Repatriating America’s Fallen

~ “Find a group of people who challenge and inspire you, and spend a lot of time with them, and it will change your life.” ~ Amy Poehler

In the summer of 2019, I joined a crew out of the University of Wisconsin, working to recover a missing service personnel from WWII who had gone MIA in Belgium. The group works in conjunction with the DPAA (Department of POW/MIA Accounting Agency) which fulfills the nation’s promise to maximize the number of missing service personnel accounted for. Currently, more than 82,000 Americans remain missing from conflicts all over the world. Our goal was to account for 1 of them.

For around 9 hours a day, 6 days a week, for 3 weeks, the team of about 20 people worked tirelessly to understand the site and find any remains possible. On Sundays we would visit museums or cemeteries, urging us to continue our progress and reminding us why we do what we do. In nearby Bastogne at a 101st Airborne Division museum, a quote stuck out to me [originally in French]:

“Searching after fallen comrades is a hard job to do. The deep sheet of snow covered a lot of fallen soldiers on both sides and it took days, weeks and sometimes months to recover dead bodies.”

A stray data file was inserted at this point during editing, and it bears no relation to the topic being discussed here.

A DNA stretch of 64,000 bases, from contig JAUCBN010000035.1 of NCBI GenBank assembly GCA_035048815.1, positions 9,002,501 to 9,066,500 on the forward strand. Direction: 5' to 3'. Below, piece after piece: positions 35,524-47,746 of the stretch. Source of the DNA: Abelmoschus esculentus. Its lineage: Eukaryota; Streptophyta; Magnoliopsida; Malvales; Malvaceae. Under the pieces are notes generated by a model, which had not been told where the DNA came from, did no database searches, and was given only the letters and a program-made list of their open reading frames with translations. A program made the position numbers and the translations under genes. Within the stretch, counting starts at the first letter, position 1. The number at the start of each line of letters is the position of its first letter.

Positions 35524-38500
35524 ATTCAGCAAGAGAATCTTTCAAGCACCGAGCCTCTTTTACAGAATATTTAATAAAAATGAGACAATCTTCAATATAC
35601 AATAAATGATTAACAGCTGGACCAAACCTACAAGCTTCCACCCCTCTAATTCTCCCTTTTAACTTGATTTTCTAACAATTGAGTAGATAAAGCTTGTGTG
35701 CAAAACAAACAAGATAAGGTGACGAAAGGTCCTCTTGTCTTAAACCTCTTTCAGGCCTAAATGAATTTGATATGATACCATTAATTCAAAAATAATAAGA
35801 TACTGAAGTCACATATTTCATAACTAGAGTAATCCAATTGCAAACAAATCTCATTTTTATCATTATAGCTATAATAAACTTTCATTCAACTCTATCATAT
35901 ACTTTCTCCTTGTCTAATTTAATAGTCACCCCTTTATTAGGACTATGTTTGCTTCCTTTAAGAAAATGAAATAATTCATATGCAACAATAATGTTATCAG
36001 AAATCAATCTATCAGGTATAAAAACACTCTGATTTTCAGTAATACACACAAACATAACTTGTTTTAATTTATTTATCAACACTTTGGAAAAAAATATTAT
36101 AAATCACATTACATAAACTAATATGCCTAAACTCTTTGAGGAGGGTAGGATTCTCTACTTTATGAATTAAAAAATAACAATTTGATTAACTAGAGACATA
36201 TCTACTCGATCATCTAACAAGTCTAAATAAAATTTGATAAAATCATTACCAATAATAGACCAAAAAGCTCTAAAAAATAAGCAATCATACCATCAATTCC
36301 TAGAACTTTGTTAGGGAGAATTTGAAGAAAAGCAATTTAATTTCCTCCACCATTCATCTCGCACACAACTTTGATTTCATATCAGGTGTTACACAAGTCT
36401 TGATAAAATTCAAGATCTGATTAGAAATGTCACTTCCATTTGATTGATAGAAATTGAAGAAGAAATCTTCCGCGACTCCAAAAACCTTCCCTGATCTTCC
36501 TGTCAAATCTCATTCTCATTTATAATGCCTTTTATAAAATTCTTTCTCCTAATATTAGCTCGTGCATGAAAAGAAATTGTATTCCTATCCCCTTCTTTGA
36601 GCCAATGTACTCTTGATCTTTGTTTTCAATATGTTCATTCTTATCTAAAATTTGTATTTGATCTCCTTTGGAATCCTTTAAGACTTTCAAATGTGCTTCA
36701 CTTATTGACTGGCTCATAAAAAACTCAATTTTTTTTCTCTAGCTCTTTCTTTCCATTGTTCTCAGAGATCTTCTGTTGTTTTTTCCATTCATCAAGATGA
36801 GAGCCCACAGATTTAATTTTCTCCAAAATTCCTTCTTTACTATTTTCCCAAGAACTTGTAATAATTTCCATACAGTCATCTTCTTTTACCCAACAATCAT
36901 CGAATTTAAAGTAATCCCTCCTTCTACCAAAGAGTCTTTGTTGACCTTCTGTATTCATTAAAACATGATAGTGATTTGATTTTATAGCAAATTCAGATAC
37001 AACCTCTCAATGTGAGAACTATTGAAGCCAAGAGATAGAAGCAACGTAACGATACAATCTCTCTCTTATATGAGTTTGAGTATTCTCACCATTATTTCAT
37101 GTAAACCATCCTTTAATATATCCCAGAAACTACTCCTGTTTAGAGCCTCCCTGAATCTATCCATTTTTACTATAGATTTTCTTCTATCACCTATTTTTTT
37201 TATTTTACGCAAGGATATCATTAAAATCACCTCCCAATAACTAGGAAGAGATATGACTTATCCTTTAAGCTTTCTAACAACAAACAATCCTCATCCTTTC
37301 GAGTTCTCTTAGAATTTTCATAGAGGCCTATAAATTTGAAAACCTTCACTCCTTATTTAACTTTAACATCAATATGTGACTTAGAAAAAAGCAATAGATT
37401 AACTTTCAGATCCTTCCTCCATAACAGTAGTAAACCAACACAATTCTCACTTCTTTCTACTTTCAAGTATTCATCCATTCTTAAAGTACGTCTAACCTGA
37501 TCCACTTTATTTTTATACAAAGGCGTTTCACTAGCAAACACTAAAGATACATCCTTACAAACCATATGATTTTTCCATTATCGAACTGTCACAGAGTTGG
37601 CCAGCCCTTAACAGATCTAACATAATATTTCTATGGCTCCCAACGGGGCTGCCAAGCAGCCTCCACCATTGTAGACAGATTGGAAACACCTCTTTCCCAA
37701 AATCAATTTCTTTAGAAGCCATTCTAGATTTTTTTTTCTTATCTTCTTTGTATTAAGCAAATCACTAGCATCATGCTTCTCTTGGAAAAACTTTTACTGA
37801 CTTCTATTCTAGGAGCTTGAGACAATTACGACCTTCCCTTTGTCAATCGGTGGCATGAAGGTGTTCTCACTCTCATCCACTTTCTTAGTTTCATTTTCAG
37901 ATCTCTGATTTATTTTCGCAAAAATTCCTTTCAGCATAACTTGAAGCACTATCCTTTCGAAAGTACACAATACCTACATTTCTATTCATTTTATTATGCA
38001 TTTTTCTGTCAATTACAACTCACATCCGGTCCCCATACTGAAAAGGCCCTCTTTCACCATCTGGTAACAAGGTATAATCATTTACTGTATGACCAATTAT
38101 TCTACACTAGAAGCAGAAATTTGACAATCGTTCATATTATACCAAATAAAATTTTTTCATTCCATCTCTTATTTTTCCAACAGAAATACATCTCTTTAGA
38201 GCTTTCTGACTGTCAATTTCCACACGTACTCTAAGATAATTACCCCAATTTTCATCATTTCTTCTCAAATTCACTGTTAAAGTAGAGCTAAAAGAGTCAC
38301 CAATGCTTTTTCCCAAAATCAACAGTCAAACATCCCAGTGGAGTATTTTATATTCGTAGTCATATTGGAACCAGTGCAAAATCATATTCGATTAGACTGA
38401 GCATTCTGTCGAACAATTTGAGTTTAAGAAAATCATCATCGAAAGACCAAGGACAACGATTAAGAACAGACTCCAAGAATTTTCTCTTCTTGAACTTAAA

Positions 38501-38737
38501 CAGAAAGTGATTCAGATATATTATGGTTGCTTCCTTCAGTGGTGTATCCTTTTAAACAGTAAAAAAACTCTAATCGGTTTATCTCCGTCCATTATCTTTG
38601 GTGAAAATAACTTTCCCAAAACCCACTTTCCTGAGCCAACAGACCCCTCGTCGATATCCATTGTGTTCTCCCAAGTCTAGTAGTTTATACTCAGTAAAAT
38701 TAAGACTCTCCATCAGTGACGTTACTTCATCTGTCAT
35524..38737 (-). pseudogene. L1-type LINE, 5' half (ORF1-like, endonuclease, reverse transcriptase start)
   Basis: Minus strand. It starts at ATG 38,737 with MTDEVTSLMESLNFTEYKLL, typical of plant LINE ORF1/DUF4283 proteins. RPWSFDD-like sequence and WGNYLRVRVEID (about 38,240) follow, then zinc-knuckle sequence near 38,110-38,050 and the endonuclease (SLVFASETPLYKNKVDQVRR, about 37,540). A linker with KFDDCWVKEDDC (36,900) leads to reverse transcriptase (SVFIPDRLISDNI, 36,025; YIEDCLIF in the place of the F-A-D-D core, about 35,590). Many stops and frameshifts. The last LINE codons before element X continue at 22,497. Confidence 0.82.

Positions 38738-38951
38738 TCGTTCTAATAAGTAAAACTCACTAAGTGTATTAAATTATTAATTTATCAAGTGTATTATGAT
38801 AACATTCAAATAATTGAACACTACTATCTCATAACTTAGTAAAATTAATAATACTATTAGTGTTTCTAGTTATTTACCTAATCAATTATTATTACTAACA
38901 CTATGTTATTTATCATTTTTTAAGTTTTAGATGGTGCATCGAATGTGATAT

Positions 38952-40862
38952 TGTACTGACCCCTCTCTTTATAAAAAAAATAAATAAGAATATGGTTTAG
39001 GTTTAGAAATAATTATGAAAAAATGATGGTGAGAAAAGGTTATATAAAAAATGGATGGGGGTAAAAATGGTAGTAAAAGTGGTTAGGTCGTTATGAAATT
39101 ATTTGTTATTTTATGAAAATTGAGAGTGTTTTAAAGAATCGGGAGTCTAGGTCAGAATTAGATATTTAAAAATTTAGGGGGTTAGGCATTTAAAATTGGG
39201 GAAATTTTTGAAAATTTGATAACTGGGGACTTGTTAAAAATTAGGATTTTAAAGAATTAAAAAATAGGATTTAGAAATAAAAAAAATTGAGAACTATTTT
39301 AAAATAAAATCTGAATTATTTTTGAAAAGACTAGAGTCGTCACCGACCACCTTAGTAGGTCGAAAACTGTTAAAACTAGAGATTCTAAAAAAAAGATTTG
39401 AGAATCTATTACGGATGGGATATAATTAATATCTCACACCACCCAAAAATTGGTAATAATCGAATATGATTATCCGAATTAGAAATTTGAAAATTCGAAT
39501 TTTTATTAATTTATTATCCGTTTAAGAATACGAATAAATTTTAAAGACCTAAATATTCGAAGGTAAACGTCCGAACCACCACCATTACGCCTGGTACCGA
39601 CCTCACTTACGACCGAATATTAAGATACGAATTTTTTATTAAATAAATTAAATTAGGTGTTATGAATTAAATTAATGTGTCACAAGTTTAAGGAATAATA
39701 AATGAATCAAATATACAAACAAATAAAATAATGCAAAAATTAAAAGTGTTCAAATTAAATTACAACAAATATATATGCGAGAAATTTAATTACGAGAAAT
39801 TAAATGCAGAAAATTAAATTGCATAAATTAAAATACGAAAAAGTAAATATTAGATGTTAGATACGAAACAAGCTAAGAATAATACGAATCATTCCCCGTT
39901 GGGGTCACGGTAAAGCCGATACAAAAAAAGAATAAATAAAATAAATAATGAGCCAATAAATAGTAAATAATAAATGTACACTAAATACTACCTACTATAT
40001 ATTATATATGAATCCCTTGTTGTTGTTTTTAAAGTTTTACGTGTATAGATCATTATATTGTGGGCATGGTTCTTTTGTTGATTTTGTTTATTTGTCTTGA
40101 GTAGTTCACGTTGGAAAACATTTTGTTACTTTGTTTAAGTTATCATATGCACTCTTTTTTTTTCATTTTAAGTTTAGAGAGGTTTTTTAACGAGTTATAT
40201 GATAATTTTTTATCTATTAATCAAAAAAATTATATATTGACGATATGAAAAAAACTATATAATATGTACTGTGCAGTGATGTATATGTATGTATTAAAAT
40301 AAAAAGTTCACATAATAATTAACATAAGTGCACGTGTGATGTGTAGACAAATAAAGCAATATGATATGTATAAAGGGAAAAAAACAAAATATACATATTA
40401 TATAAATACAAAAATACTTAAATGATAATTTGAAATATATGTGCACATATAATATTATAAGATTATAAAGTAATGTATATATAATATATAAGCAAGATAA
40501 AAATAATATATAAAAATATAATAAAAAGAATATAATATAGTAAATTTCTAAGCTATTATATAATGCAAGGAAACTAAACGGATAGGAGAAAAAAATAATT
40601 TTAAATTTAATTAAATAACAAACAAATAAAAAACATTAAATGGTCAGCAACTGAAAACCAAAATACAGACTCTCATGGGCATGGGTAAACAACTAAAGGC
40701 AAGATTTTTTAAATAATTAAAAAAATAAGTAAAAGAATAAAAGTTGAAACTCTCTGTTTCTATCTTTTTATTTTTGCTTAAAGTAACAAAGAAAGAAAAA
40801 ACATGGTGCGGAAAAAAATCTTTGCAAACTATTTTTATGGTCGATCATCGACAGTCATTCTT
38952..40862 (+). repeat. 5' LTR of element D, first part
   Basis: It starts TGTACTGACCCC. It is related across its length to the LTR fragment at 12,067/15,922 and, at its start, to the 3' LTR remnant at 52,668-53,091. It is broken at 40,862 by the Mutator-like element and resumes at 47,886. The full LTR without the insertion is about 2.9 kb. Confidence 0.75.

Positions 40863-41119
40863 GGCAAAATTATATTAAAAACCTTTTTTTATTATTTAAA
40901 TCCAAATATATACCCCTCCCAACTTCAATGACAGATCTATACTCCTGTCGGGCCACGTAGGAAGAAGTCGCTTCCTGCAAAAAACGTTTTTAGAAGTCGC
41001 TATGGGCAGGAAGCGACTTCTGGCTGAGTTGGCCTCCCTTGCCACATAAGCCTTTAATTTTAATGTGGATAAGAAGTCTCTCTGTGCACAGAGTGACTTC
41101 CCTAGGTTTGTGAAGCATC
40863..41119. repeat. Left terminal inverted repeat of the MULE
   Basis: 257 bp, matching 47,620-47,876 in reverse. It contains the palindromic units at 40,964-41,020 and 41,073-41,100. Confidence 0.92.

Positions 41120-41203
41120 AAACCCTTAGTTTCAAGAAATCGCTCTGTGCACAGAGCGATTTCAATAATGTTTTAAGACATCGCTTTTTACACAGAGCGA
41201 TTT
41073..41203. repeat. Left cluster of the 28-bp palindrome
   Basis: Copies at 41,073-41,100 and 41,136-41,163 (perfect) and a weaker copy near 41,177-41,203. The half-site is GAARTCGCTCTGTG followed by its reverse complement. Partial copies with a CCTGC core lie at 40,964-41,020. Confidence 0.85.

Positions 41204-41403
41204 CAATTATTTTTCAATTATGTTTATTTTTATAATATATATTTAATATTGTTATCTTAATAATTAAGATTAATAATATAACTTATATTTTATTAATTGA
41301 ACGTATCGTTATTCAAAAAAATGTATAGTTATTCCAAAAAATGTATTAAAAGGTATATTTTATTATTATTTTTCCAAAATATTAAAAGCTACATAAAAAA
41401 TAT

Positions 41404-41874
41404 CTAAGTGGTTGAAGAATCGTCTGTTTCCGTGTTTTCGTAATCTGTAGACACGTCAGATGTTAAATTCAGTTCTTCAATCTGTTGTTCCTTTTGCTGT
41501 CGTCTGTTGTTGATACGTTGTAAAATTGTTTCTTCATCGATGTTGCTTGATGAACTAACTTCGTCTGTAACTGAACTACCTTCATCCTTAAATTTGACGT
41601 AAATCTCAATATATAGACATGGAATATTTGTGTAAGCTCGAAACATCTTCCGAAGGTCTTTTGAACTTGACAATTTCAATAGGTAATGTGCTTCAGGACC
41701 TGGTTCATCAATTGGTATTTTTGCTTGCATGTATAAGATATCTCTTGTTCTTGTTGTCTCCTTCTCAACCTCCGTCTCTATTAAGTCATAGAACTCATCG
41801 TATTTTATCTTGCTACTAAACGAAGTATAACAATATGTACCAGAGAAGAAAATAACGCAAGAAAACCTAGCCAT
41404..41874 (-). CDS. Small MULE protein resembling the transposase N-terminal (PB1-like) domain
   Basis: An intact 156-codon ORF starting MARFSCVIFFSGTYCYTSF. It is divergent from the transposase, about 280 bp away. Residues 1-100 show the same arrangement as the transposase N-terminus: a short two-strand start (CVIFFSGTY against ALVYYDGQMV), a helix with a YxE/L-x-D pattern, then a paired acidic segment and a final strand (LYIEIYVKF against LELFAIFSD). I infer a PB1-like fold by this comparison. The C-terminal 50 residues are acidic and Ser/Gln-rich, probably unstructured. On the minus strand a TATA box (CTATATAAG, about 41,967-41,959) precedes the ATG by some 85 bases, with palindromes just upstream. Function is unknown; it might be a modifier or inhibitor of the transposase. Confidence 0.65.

As it turns out, recovering dead bodies can even take decades.

For me, the most powerful Sunday trip happened on the last day, as we visited the Ardennes American cemetery. Hundreds of white crosses and stars of David dotted the field and wandering through them it is hard to feel anything but solemn and thankful. One cross stated that 13 unknowns were buried beneath it and it started to rile me up that there are no answers for those 13 families. DNA technology is advanced enough now to make something happen – so what’s the holdup? The entire excavation we had just completed could have rerouted funds to find answers for all of these unknowns. This lit a fire for me.

In the small visitors center a binder lay with pink squares correlating to burials in the cemetery. Upon closer inspection I noticed what pink meant–“unknown service member”. The ’13 unknown’ cross I had come across only scratched the surface for the potential in this cemetery. This single cemetery. The benefits to going through these cemeteries worldwide would be astounding for families.

Towards the end of our time at this cemetery, I was looking at the lists of the missing service personnel engraved on the central monument. Near the top of one of the lists, with a rosette next to his name, was 2nd Lt. Walter Stone – a service member accounted for by this Wisconsin-based team. To come back to find more answers, to recover more people and to put more rosettes next to names would be an absolute honor, and another reason I am in this career. Here’s to future recoveries.